Attributes of attributes

1. What is the subject?
Objects, people and concepts have properties. We're going to look at properties of properties.

2. Subjectivity en objectivity
Some properties are subjective, some objective. Whether a painting is beautiful or not depends on the
taste and education of the observer. The property "nice" is obviously subjective.

Some properties seem objective, independent of the observer but still seem to be subjective.
Annette sees a car from the left for example.
Charles on the other side of the street see the same car from the right.
Also "left" and "right" are observer-dependent and therefore subjective.
'This car is made of tin' describes an objective property.

3. Relative and absolute
Nobody will deny that an elephant is a large animal but relative to the earth the elephant is very small.
The attribute "large" or "small" is "fairly" or "relative".

Normally speed is seen as a relatively property.
You might wonder whether in this regard maybe you can call it subjective.
When you think about it, you will notice that sometimes relativity and subjectivity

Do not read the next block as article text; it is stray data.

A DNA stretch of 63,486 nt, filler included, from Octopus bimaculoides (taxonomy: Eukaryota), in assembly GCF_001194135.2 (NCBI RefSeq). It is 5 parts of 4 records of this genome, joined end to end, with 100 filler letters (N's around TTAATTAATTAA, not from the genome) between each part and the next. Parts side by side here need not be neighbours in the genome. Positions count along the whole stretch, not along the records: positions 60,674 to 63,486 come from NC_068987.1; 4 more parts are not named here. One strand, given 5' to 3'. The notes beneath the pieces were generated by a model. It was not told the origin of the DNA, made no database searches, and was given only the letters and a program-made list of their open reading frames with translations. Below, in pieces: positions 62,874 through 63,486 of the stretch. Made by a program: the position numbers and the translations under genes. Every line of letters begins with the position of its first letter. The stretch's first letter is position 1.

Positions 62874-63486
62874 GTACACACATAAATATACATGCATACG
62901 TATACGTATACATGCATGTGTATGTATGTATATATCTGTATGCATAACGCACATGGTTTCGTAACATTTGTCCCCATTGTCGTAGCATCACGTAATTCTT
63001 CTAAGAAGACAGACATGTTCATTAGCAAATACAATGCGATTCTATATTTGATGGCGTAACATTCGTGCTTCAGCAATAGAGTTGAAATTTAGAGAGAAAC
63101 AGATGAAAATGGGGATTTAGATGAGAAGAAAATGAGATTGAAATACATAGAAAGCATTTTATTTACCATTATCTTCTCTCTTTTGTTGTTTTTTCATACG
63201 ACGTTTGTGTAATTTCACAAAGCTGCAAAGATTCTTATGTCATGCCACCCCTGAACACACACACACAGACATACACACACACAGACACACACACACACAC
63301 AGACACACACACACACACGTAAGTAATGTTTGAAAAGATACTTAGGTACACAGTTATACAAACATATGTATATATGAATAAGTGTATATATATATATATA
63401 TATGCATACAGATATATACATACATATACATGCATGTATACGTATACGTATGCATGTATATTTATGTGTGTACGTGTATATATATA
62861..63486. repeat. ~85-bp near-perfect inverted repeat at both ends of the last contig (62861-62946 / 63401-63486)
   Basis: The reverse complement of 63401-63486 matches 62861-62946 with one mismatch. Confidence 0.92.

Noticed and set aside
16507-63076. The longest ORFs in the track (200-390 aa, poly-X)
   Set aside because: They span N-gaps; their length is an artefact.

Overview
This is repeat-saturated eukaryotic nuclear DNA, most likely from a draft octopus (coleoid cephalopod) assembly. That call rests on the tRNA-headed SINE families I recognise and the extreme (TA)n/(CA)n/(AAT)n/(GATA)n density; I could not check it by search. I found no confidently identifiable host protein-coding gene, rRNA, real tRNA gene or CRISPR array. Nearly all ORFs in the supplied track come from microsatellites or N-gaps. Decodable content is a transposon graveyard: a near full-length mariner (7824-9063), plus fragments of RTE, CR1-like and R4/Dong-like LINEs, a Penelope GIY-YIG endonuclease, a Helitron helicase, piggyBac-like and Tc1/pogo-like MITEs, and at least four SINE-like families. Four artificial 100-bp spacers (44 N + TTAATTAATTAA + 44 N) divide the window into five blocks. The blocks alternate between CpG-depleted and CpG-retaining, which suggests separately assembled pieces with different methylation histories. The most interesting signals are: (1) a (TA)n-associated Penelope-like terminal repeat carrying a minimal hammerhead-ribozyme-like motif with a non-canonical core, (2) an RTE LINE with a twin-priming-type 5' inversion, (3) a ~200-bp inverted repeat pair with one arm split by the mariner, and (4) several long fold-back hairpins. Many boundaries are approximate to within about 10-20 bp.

are difficult to be separated.

Now you see only a few things in life are absolute; most is relative!
And that is absolutely true.

4. Measurability
Also properties can be subdivided into measurable properties and non-measurable attributes. Toxicity,
beauty, color, (in-)visibility, taste and smell are typical properties you can not measure.
You simply cannot (yet?) You cannot say that the smell of peppermint is so many units.

5. Quantities
Measurable properties are called quantities. A quantities is a number times a unit.
A quantity and its unit belong to the same physical dimension.
The physics and chemistry are full of quantities.

6. Intensive and extensive
Some variables are dependent on the amount of material
such as volume, mass, and number of moles and heat capacity. These are extensive quantities.
The intensive variables are not determined by the quantity of matter.
Examples include temperature, pressure, density, concentration, melting point, specific heat and velocity.

7. Vectors and scalars
A number of quantities has size and direction. These quantities are called vectors.
The most famous vectors are displacement, speed, momentum, acceleration, force, all kinds of gradients,
electric and magnetic field strength; any current.
Most other variables have no direction. These are the scalars as volume, mass, time and energy.

8. Continuous and discrete
If a specific elastic band can be 5 cm and 8 cm depending on the stretch,
then it can have each length between 5 and 8 cm.
It is said that the length can change 'continuously', so without jumps.
Time changes continuously but the clock in the railway station jumps every minute.
It is said tho change 'discrete'.

In this energy spectrum you see discrete steps.





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